The Telegraph
Tuesday , October 22 , 2013
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End of monsoon, not of showers

Monsoon has finally withdrawn from Calcutta but not rain.

On Monday, monsoon winds bade goodbye to the city after an unusually long innings, but there was no reprieve for the city in terms of rain. Localised thunderstorms powered by a low-pressure area over the Bay of Bengal near Tamil Nadu triggered the wet spell that had Calcuttans crying “No, not again!”

The thunderstorms that started late on Sunday could persist for another 24 hours at least, the weather office said.

The conditions brought scattered rainfall in the city through Sunday night, Behala being the wettest spot with 30mm. Elsewhere in the city, rainfall ranged between 4mm and 23mm. The Alipore weather office recorded 14mm.

More rainfall is likely as the low-pressure area off the Tamil Nadu coast is penetrating the coastal regions with rain-bearing clouds.

“The low-pressure area is a well-marked one. It is gaining strength and is expected to turn into a depression. Because of the moisture incursion taking place due to this system, Calcutta and large stretches of south Bengal will experience light to moderate rainfall till Tuesday. The rainfall may continue on Wednesday, depending on how strong the system becomes,” said G.C. Debnath, director of the India Meteorological Office, Calcutta.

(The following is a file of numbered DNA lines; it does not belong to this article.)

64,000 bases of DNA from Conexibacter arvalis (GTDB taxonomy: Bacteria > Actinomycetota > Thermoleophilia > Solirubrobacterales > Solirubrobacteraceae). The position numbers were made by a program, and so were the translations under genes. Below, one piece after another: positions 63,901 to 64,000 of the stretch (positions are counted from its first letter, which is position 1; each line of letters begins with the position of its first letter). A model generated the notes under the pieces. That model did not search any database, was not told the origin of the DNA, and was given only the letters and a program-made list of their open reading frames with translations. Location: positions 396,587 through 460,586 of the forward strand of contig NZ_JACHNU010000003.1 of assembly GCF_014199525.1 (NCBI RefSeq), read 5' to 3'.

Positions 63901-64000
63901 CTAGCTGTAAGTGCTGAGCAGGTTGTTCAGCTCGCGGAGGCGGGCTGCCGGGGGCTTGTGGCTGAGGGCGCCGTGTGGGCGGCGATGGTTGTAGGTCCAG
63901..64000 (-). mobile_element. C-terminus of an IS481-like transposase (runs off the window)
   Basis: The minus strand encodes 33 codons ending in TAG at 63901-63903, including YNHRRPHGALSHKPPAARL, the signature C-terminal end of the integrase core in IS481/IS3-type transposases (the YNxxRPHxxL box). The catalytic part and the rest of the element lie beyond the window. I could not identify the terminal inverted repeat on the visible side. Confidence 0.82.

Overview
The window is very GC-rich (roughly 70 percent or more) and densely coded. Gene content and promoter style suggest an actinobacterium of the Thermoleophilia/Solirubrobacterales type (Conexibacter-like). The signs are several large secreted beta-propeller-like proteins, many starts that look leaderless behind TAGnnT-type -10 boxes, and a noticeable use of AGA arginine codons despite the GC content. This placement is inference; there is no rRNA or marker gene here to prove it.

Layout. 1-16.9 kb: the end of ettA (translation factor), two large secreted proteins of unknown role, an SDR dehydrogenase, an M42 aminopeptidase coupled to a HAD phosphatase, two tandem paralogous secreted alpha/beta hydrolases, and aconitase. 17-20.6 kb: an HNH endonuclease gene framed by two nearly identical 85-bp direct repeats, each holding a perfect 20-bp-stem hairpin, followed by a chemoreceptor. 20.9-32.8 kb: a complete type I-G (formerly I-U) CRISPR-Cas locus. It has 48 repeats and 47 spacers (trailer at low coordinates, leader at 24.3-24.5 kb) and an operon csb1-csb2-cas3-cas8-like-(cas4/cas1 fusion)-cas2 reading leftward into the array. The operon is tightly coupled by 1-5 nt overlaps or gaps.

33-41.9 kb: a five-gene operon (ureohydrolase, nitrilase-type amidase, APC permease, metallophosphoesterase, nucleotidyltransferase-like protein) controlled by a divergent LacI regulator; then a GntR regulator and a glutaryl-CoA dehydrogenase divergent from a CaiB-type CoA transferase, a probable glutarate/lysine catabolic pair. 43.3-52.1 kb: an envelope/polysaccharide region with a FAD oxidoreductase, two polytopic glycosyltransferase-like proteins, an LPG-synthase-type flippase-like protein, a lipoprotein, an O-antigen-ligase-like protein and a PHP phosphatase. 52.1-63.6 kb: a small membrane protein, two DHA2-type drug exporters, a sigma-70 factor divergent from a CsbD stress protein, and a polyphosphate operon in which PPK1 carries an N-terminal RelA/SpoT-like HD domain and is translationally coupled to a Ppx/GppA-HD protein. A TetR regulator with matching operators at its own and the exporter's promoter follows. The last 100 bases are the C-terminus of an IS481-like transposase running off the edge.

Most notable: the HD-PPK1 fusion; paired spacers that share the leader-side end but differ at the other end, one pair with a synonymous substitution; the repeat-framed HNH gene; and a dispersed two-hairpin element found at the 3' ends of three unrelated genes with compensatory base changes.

The rainfall triggered by the low-pressure area off Tamil Nadu marks the commencement of the northeasterly monsoon in that state. Unlike Bengal, the southern state receives two monsoons.

Once Calcutta comes out of the influence of the low-pressure area, which should happen by Wednesday evening, the seemingly ceaseless rainfall that has bugged the city this festive season could stop. But don’t rejoice yet. The threat of more low-pressure areas and cyclones over the Bay will be there throughout November.

The normal date for the withdrawal of the southwesterly monsoon from the city is October 10, but recent years have witnessed a late retreat.

In 2010, monsoon withdrew on October 26 but that year the monthly rainfall had been much less. This year, with 10 days still left for October to end, aggregate rainfall has already reached 323.1mm for a surplus of 202.3 per cent. Only in 2005 was the surplus percentage anywhere close — 191.7 per cent with the month’s aggregate at 460.4mm.

Recent years have seen aggregate rainfall close to or lesser than the monthly average of 157.8mm, which is based on data collected over 30 years, starting 1971.

In 2010, when monsoon retreated very late, the total rainfall was just 105mm, a deficit of 33.5 per cent.